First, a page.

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Steelers 2011 Preview: More of the Same

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It’s easy for a team to hit the panic button when faced with failure – such as a failure to eke out a win against Green Bay in February’s Super Bowl. For the Steelers, though, there is no panic button.

There are no widespread changes.

In fact, if not for a drop in the ceiling of the NFL’s salary cap, there may have been no changes at all for a team that was a two-minute drive away from a seventh ring.

While the offensive line will be different this season, the so-called “skill players” are the same. And, as always, the defense is essentially a carbon-copy of last year’s group. In this league, familiarity breeds comfort; and the Steelers should be feeling mighty comfortable heading into the season.

The biggest changes came on the offensive line, which shuffled its starters around. While that may seem like a major difference, it actually follows the same blueprint the team has employed since the 2006 season: mix low-round, mid-aged, homegrown talents with versatile cast-offs from other franchises to produce a bargain basement unit around one key player – in this case, Pro Bowl center Maurkice Pouncey.

With Ben Roethlisberger’s ability to extend the play, no matter how daunting the opposing rush is, and the team’s need to funnel cap space to other important players, the blueprint seems to work. How else does a team make three Super Bowl appearances (with two wins) in the last six seasons?

The rest of the offense underwent its changes last season, trading former-Super Bowl MVP Santonio Holmes and welcoming rookie receivers Emmanuel Sanders and Antonio Brown into the fold. Sanders and Brown are on pace to improve this year, as is third-year pass-catcher Mike Wallace, a positive change that will add to the potency of the offense.

However, Pittsburgh’s biggest advantage is the group that seemingly never changes: the defense.

Keep in mind that since the team’s last Super Bowl victory in 2008, only two faces in the starting lineup have changed, and only one change was permanent. Linebacker Larry Foote and cornerback Bryant McFadden both departed before the 2009 season. While both returned after just one season abroad, McFadden came back as a starter and Foote reappeared as a backup to emerging inside linebacker Lawrence Timmons, who just inked his first big contract during the preseason.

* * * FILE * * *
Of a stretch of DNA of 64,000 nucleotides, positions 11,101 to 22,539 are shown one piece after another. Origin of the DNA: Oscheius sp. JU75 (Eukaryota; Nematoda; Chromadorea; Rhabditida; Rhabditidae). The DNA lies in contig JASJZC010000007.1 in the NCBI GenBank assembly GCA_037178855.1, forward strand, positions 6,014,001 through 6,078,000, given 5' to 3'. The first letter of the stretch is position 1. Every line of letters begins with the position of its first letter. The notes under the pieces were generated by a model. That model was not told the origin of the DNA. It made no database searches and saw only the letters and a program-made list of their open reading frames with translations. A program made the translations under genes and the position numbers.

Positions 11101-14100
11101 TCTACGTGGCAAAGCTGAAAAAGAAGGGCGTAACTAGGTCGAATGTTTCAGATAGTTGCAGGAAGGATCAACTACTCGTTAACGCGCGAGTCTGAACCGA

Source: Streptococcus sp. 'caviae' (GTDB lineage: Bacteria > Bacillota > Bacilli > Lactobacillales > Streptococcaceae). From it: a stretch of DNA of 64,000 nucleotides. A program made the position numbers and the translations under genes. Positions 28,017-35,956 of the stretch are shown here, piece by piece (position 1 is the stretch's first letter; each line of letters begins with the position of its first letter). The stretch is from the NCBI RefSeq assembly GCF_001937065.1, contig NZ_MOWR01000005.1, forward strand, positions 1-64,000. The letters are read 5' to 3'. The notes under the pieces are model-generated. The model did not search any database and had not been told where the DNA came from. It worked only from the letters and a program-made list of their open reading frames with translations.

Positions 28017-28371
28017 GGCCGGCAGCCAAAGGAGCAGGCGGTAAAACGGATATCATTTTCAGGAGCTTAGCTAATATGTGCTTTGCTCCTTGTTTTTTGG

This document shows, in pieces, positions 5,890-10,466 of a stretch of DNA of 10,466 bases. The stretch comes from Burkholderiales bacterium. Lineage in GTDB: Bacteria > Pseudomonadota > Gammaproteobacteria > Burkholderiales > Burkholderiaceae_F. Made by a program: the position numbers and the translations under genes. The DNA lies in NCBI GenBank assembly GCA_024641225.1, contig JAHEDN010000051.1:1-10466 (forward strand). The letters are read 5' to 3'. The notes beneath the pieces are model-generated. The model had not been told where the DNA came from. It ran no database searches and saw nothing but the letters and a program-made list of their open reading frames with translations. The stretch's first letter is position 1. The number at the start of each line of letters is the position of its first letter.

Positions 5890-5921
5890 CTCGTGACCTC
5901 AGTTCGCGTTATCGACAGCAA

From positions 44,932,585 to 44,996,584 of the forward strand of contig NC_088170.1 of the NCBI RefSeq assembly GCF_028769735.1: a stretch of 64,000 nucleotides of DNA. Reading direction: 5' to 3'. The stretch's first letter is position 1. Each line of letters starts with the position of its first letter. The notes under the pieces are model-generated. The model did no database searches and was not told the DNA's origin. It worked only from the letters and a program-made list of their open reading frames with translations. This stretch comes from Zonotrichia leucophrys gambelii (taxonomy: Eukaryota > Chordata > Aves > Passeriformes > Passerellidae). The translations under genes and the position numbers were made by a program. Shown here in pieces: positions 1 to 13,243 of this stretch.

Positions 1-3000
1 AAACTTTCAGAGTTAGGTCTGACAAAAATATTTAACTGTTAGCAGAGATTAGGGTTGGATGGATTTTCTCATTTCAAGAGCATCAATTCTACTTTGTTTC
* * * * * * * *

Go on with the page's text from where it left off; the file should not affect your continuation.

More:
Even with the 25-year-old Timmons as a permanent fixture alongside the 26-year-old LaMarr Woodley (both draft picks in 2007), the Pittsburgh Steelers will field the oldest starting defense in the NFL, at an average age of 31 years, 202 days per starter. That’s over a year-and-a-half older than second-place Dallas.

“It’s good to have guys with a lot of experience on the team,” said James Farrior, the captain of the defense and a regular fixture since joining the team as a free agent in 2002.

“They’ve been saying we’ve been getting old for the last four years. I think if they say it enough, then maybe we’ll start believing it. We love the group. Even though we’re getting older, I think we’re getting a little better. With age comes wisdom.”

That collective wisdom could turn into a competitive advantage in 2011, a league year that was delayed thanks to a lengthy labor dispute. No contact between teams and players was allowed during a five-month period from March to July, excluding a brief window during April’s draft.

As such, new coaches had to install new systems and create new philosophies without players to run them. Young players, especially rookies, were placed into catch-up mode, condensing an offseason’s worth of work and education into a three-week training camp. Youth-fueled teams like AFC North foes Cincinnati and Cleveland will be learning on the job in 2011.

For the Steelers, though, it’s just another season under Mike Tomlin; just another year in hall-of-fame defensive coordinator Dick LeBeau’s 3-4 zone-blitz defense; just another go for a core that continues to shine in the same city, year after year.

Former-Steeler and current sideline reporter Craig Wolfley believes that the lack of change is an advantage for the team as the rest of the NFL struggles to get up and running.

“You can go across the board, there’s so many guys that have been in the system such a remarkable period of time for this day and age in football – where it can be a ‘here today, gone tomorrow’ proposition.”

While Pittsburgh’s experience will certainly help the team overcome a shortened offseason, the shortened offseason may end up helping the defense in another area: health.

With nine key contributors all in or beyond their ninth season in the league, the Steelers defense has quite a bit of mileage on it. An offseason with no minicamps and no OTAs might be a refreshing change of pace for a group that could use the rest.

“I know it made my body feel a lot better than what it usually does,” said Farrior. “It enabled me to work out a little bit longer and get in a little better shape. Hopefully, that will make a difference.”

If it does, it may be the only difference. In a season full of change, Pittsburgh has continued with more of the same.

And with the Steelers clawing their way to the Super Bowl last season, more of the same is definitely a good thing.

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